Frog lube isn't petroleum or mineral based. It's something that's organic. I don't think it's water soluble, and from what I've seen it's done a pretty good job at inhibiting rust, at least over the last 4 or 5 years, on all my mosin's. I don't have any special desiccants in my safe, which is down the basement, and the humidity is roughly 35% or so. I also know that the weapons wick FL after repeated firing and heating up. Also, there's actually a tempering process you have to go through, to remove all petroleum based lubes off your weapons before you can convert it to Frog Lube.
The only reason I converted is because my work bench is in my basement and isn't ventilated all that well. And after the "Hoppe's incident", when I thought I was having a heart attack, I made the conversion. Personally, I like the stuff, except for the cost. BUT, it's not an inhalation hazard or poisonous.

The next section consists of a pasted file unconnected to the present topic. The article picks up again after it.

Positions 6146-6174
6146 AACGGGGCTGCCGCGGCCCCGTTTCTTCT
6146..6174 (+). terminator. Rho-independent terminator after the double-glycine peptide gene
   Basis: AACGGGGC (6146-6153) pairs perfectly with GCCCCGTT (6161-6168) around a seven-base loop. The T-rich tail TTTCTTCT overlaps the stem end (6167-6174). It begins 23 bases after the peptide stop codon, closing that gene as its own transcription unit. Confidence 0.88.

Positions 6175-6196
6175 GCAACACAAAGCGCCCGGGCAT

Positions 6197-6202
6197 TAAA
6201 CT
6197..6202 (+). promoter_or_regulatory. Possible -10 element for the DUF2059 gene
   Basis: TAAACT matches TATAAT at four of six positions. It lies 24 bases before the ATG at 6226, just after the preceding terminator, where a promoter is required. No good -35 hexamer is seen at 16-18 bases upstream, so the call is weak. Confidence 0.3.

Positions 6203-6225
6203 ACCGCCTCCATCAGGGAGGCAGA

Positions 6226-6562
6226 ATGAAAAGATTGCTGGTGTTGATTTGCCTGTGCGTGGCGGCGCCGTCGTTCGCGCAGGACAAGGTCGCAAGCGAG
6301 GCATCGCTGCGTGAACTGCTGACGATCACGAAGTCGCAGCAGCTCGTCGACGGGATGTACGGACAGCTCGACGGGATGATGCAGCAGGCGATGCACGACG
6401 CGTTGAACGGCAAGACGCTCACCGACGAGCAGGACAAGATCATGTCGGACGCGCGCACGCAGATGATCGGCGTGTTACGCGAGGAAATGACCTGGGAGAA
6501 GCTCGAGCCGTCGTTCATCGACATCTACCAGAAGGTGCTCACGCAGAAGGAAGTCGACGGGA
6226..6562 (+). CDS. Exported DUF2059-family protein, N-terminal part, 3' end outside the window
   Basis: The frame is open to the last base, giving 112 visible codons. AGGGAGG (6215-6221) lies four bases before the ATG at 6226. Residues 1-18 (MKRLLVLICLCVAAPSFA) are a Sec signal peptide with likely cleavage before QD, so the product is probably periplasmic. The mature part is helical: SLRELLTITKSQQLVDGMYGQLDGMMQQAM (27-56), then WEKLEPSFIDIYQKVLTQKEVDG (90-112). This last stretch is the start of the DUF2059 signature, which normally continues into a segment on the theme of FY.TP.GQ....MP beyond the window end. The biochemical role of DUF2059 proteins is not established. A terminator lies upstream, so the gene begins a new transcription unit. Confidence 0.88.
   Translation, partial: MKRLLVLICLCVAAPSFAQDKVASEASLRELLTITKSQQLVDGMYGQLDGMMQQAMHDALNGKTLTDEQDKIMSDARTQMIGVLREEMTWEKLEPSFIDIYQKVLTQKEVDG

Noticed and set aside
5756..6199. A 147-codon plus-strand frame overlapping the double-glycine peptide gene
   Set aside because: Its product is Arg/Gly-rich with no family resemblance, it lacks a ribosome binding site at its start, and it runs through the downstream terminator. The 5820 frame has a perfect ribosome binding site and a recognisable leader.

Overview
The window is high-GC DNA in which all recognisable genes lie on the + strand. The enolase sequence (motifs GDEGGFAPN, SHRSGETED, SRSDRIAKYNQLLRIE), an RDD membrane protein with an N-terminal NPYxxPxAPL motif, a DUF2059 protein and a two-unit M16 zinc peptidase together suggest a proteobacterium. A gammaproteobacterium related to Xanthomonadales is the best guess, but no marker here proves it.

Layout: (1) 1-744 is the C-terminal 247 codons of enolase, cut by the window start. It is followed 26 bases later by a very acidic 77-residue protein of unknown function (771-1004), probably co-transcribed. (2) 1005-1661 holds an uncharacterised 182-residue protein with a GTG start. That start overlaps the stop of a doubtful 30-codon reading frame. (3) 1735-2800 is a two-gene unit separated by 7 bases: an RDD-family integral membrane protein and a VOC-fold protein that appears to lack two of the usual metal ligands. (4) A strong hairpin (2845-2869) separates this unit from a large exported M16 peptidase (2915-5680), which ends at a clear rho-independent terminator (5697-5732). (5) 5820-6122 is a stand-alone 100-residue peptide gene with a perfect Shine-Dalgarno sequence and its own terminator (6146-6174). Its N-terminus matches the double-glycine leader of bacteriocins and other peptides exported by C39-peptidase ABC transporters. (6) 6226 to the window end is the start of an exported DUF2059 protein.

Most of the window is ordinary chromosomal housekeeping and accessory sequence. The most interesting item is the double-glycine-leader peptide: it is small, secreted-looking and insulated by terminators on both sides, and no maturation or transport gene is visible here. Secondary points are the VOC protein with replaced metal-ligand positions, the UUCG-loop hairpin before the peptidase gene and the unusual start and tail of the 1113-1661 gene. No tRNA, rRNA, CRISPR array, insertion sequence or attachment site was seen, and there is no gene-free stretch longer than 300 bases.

Found out something else earlier... today I noticed that I seem to be going through it a little faster than I'd noticed. I come home from work and notice the faint fragrance of Frog Lube in the air and was curious. The wife doesn't want to have anything to do with guns, we have 3 cats and no kids. So I ask the obvious question, when did the cats start eating my gun cleaning supplies... The response I get is "Oh I was reading where it's really good for my skin <rant> you mean you didn't notice my silky soft hands?!? </rant>
My reply was get your own damn frog lube, or I'll tell your friends you use my gun cleaner on your skin. Wrong move on my point but I think she understands now.
I recently sold my Glock G42 to a very nice young lady who was taking to a Gun & A Girl Meet. I have been cleaning and lubing it with FrogLube, but did not see any necessity to tell her. I am sure she has her favorite CLP product